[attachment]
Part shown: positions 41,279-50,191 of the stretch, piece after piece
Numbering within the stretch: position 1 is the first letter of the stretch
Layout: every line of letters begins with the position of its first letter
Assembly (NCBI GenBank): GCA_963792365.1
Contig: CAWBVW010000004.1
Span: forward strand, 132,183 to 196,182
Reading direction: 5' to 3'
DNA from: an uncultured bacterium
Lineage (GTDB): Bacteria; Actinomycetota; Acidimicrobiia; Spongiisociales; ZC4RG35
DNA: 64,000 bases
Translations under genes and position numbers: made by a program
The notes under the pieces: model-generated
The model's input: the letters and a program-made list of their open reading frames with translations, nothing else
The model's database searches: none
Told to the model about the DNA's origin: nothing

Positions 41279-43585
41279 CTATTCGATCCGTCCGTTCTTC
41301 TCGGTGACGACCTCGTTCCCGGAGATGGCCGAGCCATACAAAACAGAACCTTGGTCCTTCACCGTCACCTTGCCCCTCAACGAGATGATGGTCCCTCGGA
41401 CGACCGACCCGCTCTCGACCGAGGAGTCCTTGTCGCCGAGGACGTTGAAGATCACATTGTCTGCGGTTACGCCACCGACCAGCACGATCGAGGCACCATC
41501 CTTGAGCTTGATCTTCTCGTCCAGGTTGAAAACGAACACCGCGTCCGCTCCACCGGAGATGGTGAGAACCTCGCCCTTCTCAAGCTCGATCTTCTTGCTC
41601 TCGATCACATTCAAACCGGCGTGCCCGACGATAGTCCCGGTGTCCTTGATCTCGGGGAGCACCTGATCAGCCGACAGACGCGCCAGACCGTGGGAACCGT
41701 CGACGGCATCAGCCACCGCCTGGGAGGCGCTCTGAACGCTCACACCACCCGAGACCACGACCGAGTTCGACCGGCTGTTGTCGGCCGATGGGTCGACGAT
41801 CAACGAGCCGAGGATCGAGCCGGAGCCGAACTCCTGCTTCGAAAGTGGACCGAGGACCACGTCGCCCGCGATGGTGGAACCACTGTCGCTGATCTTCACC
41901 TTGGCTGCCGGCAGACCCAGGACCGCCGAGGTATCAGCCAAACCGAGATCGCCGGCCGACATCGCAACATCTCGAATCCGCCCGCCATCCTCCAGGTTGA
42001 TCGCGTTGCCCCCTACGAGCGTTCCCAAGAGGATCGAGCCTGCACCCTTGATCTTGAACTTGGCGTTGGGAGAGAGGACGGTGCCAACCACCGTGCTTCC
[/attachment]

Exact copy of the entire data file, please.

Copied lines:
Part shown: positions 41,279-50,191 of the stretch, piece after piece
Numbering within the stretch: position 1 is the first letter of the stretch
Layout: every line of letters begins with the position of its first letter
Assembly (NCBI GenBank): GCA_963792365.1
Contig: CAWBVW010000004.1
Span: forward strand, 132,183 to 196,182
Reading direction: 5' to 3'
DNA from: an uncultured bacterium
Lineage (GTDB): Bacteria; Actinomycetota; Acidimicrobiia; Spongiisociales; ZC4RG35
DNA: 64,000 bases
Translations under genes and position numbers: made by a program
The notes under the pieces: model-generated
The model's input: the letters and a program-made list of their open reading frames with translations, nothing else
The model's database searches: none
Told to the model about the DNA's origin: nothing

Positions 41279-43585
41279 CTATTCGATCCGTCCGTTCTTC
41301 TCGGTGACGACCTCGTTCCCGGAGATGGCCGAGCCATACAAAACAGAACCTTGGTCCTTCACCGTCACCTTGCCCCTCAACGAGATGATGGTCCCTCGGA
41401 CGACCGACCCGCTCTCGACCGAGGAGTCCTTGTCGCCGAGGACGTTGAAGATCACATTGTCTGCGGTTACGCCACCGACCAGCACGATCGAGGCACCATC
41501 CTTGAGCTTGATCTTCTCGTCCAGGTTGAAAACGAACACCGCGTCCGCTCCACCGGAGATGGTGAGAACCTCGCCCTTCTCAAGCTCGATCTTCTTGCTC
41601 TCGATCACATTCAAACCGGCGTGCCCGACGATAGTCCCGGTGTCCTTGATCTCGGGGAGCACCTGATCAGCCGACAGACGCGCCAGACCGTGGGAACCGT
41701 CGACGGCATCAGCCACCGCCTGGGAGGCGCTCTGAACGCTCACACCACCCGAGACCACGACCGAGTTCGACCGGCTGTTGTCGGCCGATGGGTCGACGAT
41801 CAACGAGCCGAGGATCGAGCCGGAGCCGAACTCCTGCTTCGAAAGTGGACCGAGGACCACGTCGCCCGCGATGGTGGAACCACTGTCGCTGATCTTCACC
41901 TTGGCTGCCGGCAGACCCAGGACCGCCGAGGTATCAGCCAAACCGAGATCGCCGGCCGACATCGCAACATCTCGAATCCGCCCGCCATCCTCCAGGTTGA
42001 TCGCGTTGCCCCCTACGAGCGTTCCCAAGAGGATCGAGCCTGCACCCTTGATCTTGAACTTGGCGTTGGGAGAGAGGACGGTGCCAACCACCGTGCTTCC